It’s not simply that an injured baby had to be returned to a hospital so that a grinning president could throw a Fonzie-style thumbs-up for the Twitter fans—that’s gross, yes, but it misses the point. The point is that this president, who understands only ratings and adulation and crowd size and “getting credit,” is seemingly incapable of subordinating all that to the moment. This was a moment in which grieving Americans wanted nothing more than for him to show up and be with them. The “catastrophe,” with all due respect to the unparalleled wisdom of Scaramucci, is not that he failed to show the requisite “compassion” or “empathy” for the cameras. Neither Donald Trump, nor his wife, nor his handlers and enablers, will ever understand that the real catastrophe isn’t how he appeared on television or Twitter. The real catastrophe is that Americans are dead and dying and their president is mass-producing a television show about his presidency, with their personal tragedy as a set choice.

Trump cannot function in reality. He lives in a hall of mirrors with his made-for-TV family, as the national security apparatus, the national intelligence apparatus, the foreign service, and foreign policy detonate all around him. And on the rare occasion on which he is called to step out from behind the glass panopticon that he has built, he fails, spectacularly, because that which really matters can’t be tweeted or reduced to a campaign video.
And when you're someone like Donald Trump, who has been in sheltered circles his entire life and never had to work for anything, you lose touch with reality, and think that life is nothing but a game. And you think you can get away with anything, because everything is reduced to status and social comparison.

Which brings us to the list of wealthy, connected men that was released as part of the unsealing of 2,000 pages of information relating to a lawsuit of Jeffrey Epstein (who now is magically RIP today). Look at these sickos, who were named by Virginia Giuffre as part of claims that she was exploited by Epstein as a teenager.
They include: the late scientist Marvin Minsky, modeling scout Jean-Luc Brunel, former New Mexico Gov. Bill Richardson, 71, former Sen. George Mitchell, 85, Hyatt hotels magnate Tom Pritzker, 69, and prominent hedge fund manager Glenn Dubin, 62. Giuffre has previously identified Epstein’s lawyer, Alan Dershowitz, 80, and Prince Andrew, 59, as two of the people with whom she had sex.

All the men have issued denials, with some of them, including Dershowitz, insisting that they never met Giuffre. No charges have been filed against anyone other than Epstein, who was indicted last month in New York on two counts of sex trafficking. Epstein was found dead in Manhattan Correctional Center on Saturday. Unnamed officials have said the cause was suicide, but that has not been confirmed by the medical examiner.

Some of the testimony released Friday is difficult to read, as when one 15-year-old Swedish girl, shaking and crying in fear, told a butler who worked for two of Epstein’s closest friends that she had been taken to Epstein’s island in the Caribbean and ordered to have sex with him and others. The butler, in a sworn statement, said the girl, visibly traumatized, told him that Epstein and Maxwell had physically threatened to harm her and seized her passport to keep her on the island, according to the butler’s statement.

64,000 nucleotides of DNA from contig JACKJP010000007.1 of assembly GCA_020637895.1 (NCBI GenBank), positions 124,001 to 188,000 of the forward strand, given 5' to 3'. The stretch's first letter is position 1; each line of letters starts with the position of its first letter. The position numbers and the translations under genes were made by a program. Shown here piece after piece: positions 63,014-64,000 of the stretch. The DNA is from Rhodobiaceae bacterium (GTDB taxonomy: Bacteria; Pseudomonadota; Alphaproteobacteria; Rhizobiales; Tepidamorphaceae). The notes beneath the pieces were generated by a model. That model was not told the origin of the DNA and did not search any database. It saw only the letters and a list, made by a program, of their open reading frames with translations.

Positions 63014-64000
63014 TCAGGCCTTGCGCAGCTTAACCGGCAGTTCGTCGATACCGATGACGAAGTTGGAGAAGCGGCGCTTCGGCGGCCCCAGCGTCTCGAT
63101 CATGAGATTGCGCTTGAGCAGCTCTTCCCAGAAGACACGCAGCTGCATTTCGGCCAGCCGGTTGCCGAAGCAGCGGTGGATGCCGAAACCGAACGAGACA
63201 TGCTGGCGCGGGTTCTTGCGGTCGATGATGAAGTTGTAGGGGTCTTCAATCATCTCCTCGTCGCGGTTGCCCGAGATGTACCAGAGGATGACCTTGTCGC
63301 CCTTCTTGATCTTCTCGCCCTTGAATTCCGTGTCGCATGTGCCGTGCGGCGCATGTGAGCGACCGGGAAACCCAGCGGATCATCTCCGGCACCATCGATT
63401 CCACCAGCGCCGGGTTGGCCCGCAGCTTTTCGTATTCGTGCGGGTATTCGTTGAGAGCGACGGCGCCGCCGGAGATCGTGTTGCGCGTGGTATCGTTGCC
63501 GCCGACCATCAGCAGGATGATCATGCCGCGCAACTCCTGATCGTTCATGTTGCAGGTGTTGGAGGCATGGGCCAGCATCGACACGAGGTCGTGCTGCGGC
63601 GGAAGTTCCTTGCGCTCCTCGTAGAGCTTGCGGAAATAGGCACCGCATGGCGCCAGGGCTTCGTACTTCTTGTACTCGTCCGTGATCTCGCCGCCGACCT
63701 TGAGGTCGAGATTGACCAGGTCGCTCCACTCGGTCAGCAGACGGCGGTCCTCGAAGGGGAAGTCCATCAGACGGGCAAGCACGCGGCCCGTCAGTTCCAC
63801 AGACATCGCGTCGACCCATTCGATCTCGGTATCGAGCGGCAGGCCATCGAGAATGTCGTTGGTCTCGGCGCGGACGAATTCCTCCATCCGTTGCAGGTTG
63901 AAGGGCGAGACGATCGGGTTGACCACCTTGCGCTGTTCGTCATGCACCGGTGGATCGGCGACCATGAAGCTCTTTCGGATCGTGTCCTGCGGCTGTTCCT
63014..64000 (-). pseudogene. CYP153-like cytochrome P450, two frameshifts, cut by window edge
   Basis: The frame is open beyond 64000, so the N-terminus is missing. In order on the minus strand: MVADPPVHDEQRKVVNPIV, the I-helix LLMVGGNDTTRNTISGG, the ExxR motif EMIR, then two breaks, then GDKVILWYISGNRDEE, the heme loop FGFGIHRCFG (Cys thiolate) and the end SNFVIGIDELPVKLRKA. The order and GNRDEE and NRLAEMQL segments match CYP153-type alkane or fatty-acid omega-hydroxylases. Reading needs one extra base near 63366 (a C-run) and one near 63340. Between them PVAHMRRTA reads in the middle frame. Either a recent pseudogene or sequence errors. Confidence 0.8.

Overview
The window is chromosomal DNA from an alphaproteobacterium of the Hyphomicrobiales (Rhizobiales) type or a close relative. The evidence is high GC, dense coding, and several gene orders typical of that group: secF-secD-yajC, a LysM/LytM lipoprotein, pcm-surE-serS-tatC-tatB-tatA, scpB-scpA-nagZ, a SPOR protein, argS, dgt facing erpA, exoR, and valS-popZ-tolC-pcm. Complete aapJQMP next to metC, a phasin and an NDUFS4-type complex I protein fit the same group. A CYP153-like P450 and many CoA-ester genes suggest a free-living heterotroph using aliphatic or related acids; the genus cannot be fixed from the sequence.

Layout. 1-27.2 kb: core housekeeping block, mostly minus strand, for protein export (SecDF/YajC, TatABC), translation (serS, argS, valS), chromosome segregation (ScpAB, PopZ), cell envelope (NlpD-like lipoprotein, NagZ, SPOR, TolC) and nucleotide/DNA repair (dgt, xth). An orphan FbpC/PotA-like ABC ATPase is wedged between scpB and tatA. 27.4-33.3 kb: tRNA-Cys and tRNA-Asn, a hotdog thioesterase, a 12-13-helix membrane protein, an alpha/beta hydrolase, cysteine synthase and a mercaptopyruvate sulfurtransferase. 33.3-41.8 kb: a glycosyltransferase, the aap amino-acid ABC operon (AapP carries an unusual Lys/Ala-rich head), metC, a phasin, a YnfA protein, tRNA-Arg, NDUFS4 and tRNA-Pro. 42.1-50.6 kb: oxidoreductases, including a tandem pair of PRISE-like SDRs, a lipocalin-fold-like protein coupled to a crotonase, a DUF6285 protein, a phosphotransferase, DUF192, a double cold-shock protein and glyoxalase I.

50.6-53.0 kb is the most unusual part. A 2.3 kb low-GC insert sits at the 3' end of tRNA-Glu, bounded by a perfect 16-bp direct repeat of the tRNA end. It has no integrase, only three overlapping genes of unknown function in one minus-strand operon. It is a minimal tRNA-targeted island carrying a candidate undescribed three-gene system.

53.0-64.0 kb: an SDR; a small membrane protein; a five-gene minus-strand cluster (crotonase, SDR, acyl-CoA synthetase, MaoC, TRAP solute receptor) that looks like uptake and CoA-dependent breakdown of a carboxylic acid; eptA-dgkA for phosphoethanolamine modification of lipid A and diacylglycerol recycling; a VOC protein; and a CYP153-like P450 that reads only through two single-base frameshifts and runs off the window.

The houseman, Rinaldo Rizzo, worked for Dubin and his wife, Eva, a former Miss Sweden and founder of the Dubin Breast Center at Mount Sinai. Rizzo said that the girl was so distraught she couldn’t recall how she got back to the U.S. mainland but that it was Maxwell who returned her to the Dubin residence in New York.

The cache of court documents, part of the defamation case’s motion for summary judgment, also shows that in 2006, when the Palm Beach police were first investigating Epstein, he was being assisted by Maxwell as part of a pyramid-like scheme the pair operated to lure young girls from around Palm Beach County, focusing on schools, colleges and spas.
And yet, we have organized our economic system to give every advantage to THESE SOCIOPATHS over the last 40 years, and Epstein was one of the few people that might have finally been facing consequences for being such a sick pud. No wonder why these guys think they can do anything.

This guy may not have gone to Epstein's. But they're in the same Club.

Every day is seems like we get more examples of clueless, bad behavior by rich old men in connected elite circles. If that isn't a walking advertisement for a 90% tax on the rich and a new type of ruling class that comes from outside of the Club, I don't know what is.

Friday, August 9, 2019

WisGOP excuses against Medicaid expansion sad and socialistic

2 telling statements in the last couple of days from right-wingers on Medicaid expansion. The first is from the Bradley Foundation's "MacIver "Institute", who put out another pile of dreck to try to argue against expanding Medicaid to the working poor in Wisconsin.